In the 1992 movie A League of Their Own, fictional manager Jimmy Dugan (played by Tom Hanks) tells one of his players that baseball is "supposed to be hard. If it wasn't, everyone would do it. The hard is what makes it great." This is an insightful statement considering that most folks will play ball in one form or another during their lives while only a chosen few will actually play professionally. How far would you go to get a cup of coffee in the majors? A fan named Lou Proctor was willing to alter history.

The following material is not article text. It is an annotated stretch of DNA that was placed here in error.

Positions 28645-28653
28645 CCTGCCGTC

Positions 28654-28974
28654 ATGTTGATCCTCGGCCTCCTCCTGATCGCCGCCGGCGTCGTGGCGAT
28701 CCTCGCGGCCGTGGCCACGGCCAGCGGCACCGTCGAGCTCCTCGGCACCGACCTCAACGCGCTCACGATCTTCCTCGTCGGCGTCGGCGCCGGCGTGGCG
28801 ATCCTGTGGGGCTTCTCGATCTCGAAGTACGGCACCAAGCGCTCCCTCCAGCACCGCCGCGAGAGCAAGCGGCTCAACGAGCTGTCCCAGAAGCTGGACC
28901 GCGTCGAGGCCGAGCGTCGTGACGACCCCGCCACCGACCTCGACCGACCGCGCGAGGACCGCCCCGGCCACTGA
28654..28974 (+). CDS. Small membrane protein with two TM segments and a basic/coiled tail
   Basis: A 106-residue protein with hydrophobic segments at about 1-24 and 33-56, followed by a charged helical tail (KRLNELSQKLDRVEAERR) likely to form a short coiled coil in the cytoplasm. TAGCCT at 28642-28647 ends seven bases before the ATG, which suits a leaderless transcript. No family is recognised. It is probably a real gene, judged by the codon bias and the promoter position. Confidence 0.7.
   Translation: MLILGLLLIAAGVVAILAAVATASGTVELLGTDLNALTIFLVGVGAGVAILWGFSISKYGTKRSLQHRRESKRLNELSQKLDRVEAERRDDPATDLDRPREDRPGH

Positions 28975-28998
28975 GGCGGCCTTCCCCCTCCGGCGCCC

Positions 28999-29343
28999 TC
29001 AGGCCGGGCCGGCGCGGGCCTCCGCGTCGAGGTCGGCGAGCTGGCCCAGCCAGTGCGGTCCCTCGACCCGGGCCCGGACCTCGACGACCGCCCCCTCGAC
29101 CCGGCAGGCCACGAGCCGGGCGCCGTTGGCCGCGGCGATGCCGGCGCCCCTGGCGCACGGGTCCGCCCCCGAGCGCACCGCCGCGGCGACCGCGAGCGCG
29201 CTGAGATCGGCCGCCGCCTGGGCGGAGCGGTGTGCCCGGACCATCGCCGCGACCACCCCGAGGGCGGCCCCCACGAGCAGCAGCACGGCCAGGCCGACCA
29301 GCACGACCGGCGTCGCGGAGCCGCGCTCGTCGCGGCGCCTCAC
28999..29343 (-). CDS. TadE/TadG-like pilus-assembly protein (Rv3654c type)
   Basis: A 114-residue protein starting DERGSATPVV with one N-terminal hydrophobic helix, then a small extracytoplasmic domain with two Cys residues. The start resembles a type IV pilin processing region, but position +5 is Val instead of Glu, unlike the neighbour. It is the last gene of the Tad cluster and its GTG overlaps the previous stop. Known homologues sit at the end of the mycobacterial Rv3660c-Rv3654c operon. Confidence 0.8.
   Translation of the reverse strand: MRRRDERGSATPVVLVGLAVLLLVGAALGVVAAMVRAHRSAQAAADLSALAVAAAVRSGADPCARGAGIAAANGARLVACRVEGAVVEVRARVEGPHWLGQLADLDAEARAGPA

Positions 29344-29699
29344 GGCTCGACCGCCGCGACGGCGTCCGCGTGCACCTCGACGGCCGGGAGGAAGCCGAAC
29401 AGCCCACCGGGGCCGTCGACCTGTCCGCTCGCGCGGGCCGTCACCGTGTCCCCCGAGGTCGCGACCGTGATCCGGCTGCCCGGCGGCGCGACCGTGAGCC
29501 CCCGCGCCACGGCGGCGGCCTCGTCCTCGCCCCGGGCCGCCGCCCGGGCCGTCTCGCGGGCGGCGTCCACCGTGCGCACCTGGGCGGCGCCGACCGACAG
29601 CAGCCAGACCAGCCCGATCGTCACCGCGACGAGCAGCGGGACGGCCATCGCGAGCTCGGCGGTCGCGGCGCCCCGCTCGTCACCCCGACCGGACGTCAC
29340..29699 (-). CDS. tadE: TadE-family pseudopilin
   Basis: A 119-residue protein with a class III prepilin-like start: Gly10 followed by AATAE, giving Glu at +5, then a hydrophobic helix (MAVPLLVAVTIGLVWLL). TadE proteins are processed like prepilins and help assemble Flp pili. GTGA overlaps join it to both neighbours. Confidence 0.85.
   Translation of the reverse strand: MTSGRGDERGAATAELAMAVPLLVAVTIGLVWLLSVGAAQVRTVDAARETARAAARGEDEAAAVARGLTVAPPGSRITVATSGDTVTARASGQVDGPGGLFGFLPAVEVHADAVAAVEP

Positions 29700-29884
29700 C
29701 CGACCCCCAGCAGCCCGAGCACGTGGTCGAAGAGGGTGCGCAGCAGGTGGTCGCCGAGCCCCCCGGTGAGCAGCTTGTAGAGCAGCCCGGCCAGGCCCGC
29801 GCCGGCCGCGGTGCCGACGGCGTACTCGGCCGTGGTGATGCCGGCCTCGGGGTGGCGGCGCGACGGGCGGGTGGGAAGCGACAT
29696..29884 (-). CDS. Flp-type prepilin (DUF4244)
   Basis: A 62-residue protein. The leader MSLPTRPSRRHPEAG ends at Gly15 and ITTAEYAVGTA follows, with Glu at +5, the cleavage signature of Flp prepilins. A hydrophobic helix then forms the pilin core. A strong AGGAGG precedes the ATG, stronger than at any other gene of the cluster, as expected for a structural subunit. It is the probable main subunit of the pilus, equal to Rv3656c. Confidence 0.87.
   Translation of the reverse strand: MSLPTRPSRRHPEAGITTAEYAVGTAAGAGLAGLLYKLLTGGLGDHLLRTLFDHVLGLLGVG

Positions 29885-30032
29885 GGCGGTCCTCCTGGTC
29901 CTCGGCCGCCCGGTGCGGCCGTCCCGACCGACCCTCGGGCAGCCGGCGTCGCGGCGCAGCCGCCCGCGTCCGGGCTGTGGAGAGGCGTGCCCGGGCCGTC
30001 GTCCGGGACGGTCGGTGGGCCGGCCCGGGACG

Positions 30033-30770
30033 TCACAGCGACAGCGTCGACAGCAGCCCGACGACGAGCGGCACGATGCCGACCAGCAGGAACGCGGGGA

Proctor, a telegraph operator from Cleveland, became a major leaguer without appearing in a single professional contest. While working for the Western Union Company in 1912, he inserted his name into a Red Sox box score, crediting himself with a walk in a pinch-hit assignment for the Browns. The statistic was subsequently published by The Sporting News and The Baseball Encyclopedia. Proctor’s illusory career was discovered and erased during the 1980's, when the plate appearance was rightfully added to the lifetime totals of Pete Compton—an outfielder who played for five major league teams between 1911 and 1918. More than two dozen “phantom players” have been removed from popular baseball resources to date.